Drawing inspiration from Bridesmaids and Glee, Pitch Perfect is a comedy about the rivalries between college a cappella glee clubs.  Beca (Anna Kendrick) is a freshman who needs to make friends.  Her dream is to write and produce music in Los Angeles, despite her father’s insistence that she attends college first.  But she is bored at college, until she is discovered accidentally by a member of the Bellas, the female a cappella group.  The Bellas are dictated by Aubrey (Anna Camp), whose controlling behaviours stem from an embarrassing and revolting stage fright incident.  She will not allow Beca to date one of The Treblemakers, the college’s rival mens a cappella group.  Predictably, Beca falls for Jesse (Skylar Astin), one of the Treblemakers who works at the same radio station that she does.

The film has several great musical numbers and performances.  One of the best scenes involves an alleyway sing off between the Bellas and the Treblemakers.  I was also amused by a bizarre performance from the Sockapellas, a glee club comprised of sock puppets.  The characters in Pitch Perfect are also funny.  Beca is quite admirable as someone who speaks for herself and Jesse is sweet.  “Fat Amy” (Rebel Wilson) of the Bellas is funny, and nerdy Treblemaker Benji (Ben Platt) is adorkable.

The dialogue is clever, quirky and often hilarious.  However, what isn’t funny are the two disgusting (although clearly exaggerated) horror movie worth scenes of projectile vomiting.  Will filmmakers finally get that certain bodily functions just aren’t funny?  The moment in the opening scene caught me by surprise, as did a YouTube rehash of it, but I was able to predict the third time that this nauseating gag was brought around.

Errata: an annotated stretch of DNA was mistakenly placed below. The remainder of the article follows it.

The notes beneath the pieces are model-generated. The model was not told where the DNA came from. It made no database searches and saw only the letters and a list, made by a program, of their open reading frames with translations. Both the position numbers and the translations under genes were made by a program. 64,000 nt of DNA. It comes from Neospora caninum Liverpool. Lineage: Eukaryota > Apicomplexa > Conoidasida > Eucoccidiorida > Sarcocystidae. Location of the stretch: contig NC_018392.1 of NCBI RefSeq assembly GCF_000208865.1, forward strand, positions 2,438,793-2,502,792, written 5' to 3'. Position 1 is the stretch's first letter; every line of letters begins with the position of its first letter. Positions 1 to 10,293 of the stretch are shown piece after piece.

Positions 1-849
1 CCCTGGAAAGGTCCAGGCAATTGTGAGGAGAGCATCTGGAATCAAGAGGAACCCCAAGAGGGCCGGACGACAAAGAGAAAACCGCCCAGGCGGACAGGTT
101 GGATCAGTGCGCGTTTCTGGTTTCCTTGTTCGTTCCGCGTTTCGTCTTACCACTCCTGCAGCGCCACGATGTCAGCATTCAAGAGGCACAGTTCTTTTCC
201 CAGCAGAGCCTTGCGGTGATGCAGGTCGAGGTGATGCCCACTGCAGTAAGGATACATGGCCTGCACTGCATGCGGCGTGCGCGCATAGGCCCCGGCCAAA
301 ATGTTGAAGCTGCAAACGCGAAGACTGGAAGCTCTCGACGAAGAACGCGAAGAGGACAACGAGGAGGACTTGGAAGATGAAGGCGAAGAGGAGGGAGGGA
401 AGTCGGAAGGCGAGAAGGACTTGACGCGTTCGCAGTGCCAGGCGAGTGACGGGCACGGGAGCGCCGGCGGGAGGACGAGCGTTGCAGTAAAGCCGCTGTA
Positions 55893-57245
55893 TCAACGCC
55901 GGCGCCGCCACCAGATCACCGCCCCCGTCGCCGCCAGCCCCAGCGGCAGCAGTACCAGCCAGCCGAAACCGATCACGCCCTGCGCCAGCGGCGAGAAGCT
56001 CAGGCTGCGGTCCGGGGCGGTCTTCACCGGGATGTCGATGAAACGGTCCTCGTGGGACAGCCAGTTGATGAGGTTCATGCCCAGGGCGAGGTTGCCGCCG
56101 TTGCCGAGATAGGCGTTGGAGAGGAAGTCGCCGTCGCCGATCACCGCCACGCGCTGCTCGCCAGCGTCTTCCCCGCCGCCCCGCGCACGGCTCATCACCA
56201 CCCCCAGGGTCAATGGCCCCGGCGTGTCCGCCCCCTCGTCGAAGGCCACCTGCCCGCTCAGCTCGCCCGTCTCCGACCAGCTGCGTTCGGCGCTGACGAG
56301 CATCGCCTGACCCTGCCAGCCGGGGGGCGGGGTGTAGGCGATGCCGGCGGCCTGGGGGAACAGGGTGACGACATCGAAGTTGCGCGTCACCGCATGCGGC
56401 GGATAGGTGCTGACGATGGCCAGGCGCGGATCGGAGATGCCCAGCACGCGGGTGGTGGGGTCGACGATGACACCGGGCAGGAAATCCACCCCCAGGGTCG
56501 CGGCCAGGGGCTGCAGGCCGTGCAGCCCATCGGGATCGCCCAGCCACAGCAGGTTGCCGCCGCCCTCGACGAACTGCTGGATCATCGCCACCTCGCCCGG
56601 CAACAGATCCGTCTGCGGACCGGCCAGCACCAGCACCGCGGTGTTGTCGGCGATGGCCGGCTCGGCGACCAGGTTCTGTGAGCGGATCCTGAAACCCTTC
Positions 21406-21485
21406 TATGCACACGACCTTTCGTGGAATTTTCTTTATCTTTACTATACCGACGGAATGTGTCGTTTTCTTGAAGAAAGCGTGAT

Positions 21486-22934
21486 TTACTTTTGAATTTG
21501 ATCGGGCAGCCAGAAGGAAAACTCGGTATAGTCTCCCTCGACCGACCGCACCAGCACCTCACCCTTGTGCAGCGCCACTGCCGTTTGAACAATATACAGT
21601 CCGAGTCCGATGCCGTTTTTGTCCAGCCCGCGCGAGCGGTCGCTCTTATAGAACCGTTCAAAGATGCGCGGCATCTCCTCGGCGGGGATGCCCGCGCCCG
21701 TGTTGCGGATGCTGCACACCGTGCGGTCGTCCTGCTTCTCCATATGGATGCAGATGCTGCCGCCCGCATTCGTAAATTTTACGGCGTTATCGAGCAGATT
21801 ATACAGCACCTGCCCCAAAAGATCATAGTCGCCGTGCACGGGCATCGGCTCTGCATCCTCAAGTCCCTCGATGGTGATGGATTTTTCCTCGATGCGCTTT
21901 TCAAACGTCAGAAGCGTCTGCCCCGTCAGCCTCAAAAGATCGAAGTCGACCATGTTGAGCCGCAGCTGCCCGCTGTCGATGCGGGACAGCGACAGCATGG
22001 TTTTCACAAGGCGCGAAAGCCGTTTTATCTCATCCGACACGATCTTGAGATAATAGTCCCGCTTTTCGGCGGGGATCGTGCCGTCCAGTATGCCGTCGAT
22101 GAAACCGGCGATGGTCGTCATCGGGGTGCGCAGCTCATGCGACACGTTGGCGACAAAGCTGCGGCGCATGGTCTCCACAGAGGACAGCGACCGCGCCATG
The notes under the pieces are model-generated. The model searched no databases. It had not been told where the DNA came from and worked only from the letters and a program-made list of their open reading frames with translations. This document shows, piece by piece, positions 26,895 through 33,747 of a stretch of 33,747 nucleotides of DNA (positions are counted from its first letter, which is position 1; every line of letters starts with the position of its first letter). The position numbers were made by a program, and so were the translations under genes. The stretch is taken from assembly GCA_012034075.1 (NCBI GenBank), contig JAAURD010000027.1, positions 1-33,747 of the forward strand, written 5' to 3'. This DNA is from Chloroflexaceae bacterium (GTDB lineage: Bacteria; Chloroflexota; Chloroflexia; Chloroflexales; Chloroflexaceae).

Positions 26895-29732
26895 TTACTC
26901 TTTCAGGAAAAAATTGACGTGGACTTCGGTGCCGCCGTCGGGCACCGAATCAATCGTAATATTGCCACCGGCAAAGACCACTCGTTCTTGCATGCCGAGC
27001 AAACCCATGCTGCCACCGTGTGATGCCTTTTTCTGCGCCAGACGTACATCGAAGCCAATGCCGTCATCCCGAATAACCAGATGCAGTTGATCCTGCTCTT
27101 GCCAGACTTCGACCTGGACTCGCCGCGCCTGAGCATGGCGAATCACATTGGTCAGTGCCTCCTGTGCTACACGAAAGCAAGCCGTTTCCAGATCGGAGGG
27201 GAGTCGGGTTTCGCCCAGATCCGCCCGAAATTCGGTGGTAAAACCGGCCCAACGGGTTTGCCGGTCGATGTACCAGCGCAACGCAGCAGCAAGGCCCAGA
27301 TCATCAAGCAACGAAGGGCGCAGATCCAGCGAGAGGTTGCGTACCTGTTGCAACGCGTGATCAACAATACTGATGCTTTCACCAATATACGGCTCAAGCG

While this film can’t live up to its name, Pitch Perfect is a fun movie that plays like a parody of Glee.  As Christopher Mintz-Plasse says in one scene, it doesn’t deal with “social problems or confused sexuality.”  Fans of choirs, musicals and particularly Glee will enjoy Pitch Perfect.


Pitch Perfect Review by Maureen

**1/2 (out of 4)

Overall, Pitch Perfect hits all the right notes when it comes to entertaining musical numbers, but hits a couple of sour ones courtesy of disgusting gross out gags involving projectile vomiting.  We get it.  Girls can be gross too.

Anna Kendrick brings her Broadway roots to Pitch Perfect as Beca, a first year college student with dreams to become a record producer.  Discovered singing in the shower, she is invited to try out for the college a cappella girls team, The Bellas.  Led by Aubrey (Anna Camp) whose controlling nature cost The Bellas the championship, the group needs new members if they are going to finally defeat their main rivals, the all male Treblemakers.  Beca’s presence shakes things up for The Bellas as does Australian member Fat Amy (Rebel Wilson) who is as funny as she is talented.